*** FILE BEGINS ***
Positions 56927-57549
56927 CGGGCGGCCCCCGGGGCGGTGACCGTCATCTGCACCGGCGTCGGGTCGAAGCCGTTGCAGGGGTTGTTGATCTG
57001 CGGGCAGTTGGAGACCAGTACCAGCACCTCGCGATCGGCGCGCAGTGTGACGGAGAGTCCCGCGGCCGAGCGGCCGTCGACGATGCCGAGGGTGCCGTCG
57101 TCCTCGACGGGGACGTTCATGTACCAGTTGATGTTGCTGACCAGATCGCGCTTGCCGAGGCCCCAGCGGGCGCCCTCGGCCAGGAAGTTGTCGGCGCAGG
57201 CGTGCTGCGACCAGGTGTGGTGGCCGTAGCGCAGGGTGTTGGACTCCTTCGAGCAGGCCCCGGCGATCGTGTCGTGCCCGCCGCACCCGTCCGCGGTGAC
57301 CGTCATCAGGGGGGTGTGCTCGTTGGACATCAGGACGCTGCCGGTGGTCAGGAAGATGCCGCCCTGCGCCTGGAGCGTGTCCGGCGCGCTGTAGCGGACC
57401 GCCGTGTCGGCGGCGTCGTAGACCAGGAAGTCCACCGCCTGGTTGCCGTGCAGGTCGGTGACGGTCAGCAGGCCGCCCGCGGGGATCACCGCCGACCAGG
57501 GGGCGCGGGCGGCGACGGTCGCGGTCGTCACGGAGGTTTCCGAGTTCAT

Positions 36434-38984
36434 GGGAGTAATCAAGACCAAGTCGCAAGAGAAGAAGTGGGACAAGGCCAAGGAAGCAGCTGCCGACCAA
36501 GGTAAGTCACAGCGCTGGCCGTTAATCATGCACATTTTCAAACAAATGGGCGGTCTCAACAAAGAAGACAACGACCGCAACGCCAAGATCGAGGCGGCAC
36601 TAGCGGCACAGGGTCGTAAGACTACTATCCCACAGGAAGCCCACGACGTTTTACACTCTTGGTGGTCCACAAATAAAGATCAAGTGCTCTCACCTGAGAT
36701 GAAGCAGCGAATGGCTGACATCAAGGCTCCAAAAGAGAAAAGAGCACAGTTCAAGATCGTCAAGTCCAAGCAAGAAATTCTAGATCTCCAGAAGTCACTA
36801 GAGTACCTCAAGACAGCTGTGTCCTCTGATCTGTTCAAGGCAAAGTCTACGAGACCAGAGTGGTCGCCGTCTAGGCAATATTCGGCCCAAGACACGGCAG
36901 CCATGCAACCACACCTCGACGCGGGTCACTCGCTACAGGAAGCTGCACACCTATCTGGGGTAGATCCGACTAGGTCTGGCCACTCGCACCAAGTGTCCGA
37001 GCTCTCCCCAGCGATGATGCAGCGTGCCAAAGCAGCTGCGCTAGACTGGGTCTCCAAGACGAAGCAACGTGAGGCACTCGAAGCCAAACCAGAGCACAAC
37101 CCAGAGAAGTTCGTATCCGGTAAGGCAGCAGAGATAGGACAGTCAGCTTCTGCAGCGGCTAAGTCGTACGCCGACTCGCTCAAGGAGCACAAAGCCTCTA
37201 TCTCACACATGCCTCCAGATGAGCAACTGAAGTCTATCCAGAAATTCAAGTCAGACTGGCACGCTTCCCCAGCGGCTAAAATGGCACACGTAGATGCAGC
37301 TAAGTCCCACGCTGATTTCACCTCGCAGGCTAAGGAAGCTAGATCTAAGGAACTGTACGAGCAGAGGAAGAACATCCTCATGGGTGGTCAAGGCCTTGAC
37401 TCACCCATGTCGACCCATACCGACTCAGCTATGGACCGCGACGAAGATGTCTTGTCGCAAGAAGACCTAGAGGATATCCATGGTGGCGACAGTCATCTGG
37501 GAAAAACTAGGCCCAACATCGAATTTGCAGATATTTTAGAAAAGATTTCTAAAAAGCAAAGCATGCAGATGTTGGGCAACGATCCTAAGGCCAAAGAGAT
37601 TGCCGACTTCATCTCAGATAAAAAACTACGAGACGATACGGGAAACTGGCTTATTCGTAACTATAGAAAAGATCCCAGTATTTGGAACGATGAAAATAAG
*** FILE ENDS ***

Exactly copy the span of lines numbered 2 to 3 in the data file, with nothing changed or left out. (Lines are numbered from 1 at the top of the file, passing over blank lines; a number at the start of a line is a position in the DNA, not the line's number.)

56927 CGGGCGGCCCCCGGGGCGGTGACCGTCATCTGCACCGGCGTCGGGTCGAAGCCGTTGCAGGGGTTGTTGATCTG
57001 CGGGCAGTTGGAGACCAGTACCAGCACCTCGCGATCGGCGCGCAGTGTGACGGAGAGTCCCGCGGCCGAGCGGCCGTCGACGATGCCGAGGGTGCCGTCG